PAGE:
Theodor Herzl might have depicted Palestinians as committed Zionists in his novel Tel Aviv (the name for the capital of his imagined, modern Palestine), but the reality was that from the beginning of Zionist colonisation, ethnic and religious divisions ensured increasing conflict between Jews and Palestinian Arabs.
This was felt not just in agricultural settlements or the Jaffa-Tel Aviv region – where the first large-scale inter-communal violence erupted in 1921 – but in Jerusalem as well.
Competition for land
An attempt by Jewish worshippers to change religious protocol at the Western or Wailing Wall was the spark for the “riots” of 1929. The underlying cause for the conflict was, however, the increasing competition for land between the burgeoning Zionist population and Palestinian peasants.
Nationalism, religion and territory had become inextricably joined by the 1920s, remaining so until this day. And Jerusalem became the symbol of the larger conflict, particularly after the city’s division in 1948.
|Israeli settlers have moved into areas to change the demographic balance [EPA]
The division of Jerusalem in 1948, with Jordan controlling the Old City and the Western Wall, saw the creation of “eastern” and “western” halves of the city which were essentially cleansed of the other community.
Dozens of Palestinian satellite villages in what become Israel were destroyed after the war, and upward of 80,000 Palestinians forced to flee. Israeli Jews had no access to Judaism’s holiest site until the conquest of Jerusalem by Israeli forces in 1967.
It was the “reunification” of Jerusalem in 1967 that forced the current dynamics. The stunning recapture of Jerusalem was viewed as a miracle even by the majority of secular Israelis, and helped usher in an era in which religion would play a far more direct role in Israeli identity than it had done in Zionist and Israeli history to that point.
It is almost impossible to imagine the settler movement’s rise and eventual dominance of Israeli politics without the powerful pull, and legitimisation of Israel’s assertion of control and sovereignty over the Jerusalem region, which has become a microcosm of struggles over territory, resources, and demography in the wider conflict during the last 40 years.
Almost immediately after the war Jews began to establish outposts, and later illegal settlements, across the West Bank and particularly in East Jerusalem and its environs, which were placed under Israeli “jurisdiction” soon after the 1967 war, and formally annexed in 1980.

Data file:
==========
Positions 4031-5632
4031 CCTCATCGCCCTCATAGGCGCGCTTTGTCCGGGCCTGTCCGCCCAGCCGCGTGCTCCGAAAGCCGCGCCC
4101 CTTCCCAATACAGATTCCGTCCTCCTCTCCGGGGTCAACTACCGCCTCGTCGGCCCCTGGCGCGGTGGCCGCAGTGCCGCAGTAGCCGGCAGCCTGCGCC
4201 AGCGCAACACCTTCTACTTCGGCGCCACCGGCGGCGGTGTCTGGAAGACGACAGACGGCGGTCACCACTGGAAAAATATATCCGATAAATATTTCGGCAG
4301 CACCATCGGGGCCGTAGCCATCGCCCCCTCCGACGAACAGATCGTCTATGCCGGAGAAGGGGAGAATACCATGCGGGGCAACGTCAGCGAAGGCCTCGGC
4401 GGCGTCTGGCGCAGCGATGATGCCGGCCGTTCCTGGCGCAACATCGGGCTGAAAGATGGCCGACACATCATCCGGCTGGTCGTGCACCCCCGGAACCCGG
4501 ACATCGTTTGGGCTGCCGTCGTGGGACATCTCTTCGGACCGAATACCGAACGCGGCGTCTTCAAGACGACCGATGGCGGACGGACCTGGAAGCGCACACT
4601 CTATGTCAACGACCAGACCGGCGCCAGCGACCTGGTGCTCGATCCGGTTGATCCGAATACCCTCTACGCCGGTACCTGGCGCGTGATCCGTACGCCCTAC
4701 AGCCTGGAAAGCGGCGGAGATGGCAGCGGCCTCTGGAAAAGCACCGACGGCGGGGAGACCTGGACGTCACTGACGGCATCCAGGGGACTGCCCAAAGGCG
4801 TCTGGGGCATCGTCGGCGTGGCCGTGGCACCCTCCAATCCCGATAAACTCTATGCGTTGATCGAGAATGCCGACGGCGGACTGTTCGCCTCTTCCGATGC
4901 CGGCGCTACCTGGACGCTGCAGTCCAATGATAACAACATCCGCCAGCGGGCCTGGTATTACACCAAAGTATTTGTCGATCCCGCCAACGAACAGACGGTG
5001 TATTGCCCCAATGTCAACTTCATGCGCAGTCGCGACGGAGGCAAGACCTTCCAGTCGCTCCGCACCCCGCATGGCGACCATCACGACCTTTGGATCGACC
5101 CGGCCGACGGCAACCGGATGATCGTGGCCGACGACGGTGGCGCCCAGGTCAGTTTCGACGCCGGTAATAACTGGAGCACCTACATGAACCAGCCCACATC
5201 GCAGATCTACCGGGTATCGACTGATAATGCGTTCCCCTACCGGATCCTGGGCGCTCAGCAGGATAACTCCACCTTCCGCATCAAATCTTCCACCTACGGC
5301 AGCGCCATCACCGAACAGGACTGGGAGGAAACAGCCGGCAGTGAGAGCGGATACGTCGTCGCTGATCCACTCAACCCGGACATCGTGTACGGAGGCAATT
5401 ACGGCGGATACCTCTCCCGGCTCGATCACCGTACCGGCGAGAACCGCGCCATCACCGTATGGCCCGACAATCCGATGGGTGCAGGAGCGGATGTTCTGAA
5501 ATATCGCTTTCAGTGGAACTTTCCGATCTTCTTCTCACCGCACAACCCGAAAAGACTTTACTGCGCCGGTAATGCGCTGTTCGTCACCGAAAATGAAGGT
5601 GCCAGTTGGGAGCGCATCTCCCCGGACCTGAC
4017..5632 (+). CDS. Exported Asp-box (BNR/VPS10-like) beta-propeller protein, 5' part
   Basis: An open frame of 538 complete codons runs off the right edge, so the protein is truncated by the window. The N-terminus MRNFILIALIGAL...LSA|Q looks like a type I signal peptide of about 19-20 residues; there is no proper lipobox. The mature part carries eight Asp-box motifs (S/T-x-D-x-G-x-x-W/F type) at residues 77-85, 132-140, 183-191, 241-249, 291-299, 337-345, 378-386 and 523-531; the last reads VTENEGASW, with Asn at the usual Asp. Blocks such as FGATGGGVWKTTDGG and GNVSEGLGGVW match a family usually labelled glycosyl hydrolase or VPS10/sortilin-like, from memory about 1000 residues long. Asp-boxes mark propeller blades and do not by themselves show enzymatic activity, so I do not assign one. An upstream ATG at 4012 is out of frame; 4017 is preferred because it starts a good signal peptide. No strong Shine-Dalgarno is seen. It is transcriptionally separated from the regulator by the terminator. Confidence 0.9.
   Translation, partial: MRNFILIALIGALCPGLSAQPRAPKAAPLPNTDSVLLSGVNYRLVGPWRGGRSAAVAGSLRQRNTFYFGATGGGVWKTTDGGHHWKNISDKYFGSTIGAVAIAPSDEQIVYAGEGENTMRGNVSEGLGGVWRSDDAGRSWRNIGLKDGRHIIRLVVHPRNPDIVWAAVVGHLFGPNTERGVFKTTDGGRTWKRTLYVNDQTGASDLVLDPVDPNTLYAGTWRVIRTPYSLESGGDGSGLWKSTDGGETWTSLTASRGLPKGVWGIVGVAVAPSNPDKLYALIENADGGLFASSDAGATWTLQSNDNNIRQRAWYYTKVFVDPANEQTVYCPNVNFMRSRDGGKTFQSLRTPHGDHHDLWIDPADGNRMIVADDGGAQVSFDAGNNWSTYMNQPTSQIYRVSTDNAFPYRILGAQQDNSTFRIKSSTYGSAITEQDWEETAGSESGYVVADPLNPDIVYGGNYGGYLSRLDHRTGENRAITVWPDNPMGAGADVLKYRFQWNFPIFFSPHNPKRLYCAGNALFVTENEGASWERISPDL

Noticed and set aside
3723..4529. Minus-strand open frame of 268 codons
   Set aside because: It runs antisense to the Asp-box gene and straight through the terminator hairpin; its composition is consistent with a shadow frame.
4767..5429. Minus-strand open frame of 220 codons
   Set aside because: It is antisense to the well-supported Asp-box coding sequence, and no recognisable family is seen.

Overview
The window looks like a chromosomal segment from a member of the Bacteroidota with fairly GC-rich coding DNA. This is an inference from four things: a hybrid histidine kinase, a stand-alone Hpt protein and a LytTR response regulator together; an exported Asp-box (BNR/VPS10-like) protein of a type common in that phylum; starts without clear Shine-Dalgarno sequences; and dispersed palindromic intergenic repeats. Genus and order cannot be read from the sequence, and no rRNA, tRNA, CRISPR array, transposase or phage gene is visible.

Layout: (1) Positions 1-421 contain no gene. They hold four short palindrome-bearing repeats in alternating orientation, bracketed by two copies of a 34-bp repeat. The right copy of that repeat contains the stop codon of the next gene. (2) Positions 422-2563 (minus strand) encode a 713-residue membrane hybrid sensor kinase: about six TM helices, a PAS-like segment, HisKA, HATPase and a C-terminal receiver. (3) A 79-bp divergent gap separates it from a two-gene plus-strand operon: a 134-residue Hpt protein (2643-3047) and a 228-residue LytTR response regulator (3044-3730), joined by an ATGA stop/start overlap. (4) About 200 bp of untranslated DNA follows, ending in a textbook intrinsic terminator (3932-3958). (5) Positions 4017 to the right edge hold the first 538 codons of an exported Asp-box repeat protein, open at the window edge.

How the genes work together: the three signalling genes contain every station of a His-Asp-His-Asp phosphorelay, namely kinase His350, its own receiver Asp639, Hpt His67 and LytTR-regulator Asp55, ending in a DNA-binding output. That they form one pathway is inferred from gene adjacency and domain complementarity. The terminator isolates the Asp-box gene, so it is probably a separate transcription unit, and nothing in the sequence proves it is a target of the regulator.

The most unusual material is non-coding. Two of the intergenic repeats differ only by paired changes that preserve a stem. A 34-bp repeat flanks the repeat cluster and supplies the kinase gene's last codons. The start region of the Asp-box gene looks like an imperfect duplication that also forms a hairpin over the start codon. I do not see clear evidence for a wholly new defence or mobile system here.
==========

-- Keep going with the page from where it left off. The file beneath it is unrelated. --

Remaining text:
‘Judaisation’ of Jerusalem
By 1977, around 50,000 Israelis had moved into East Jerusalem and the newly erected settlements surrounding it. By 1990, the number of settlers had grown to around 120,000. A decade later the number had climbed to about 170,000.
What Israelis openly describe as the “Judaisation” of Jerusalem is at the core of the settlement strategy for the West Bank more broadly, which has produced a population of approximately 200,000 people living in more than a dozen neighbourhoods, satellite towns and “large settlement blocks” such as Givat Zeev, Gush Etzion and the Maaleh Adumim.
This large region is significant in several ways. Today, roughly 70 per cent of the eastern part of the Jerusalem municipality lies in the city’s eastern, occupied half.
Second, this territory forms the core of a plan to expand metropolitan Jerusalem so it stretches from Ramallah in the north to Hebron in the south, from Jericho in the east to Bet Shemesh in the north west – that is fully 30 per cent of the West Bank.
Finally, the population figure is highly significant, because it means that the Jewish population of East Jerusalem and its environs is now roughly equal, or even greater than the Palestinian population.
Palestinian lands seized
“All Israeli governments have declared that Jerusalem will always remain ‘the undivided capital of Israel'”
This reality has placed huge swaths of formerly Palestinian lands under permanent Israeli control, effectively removing them from the negotiating table during final status talks.
The impact on negotiations has been clear. From the start of Oslo-era negotiations in Madrid, Israel understood the symbolic and political importance of Jerusalem, which is why it initially refused to negotiate with Jerusalem Palestinians as well as with the PLO.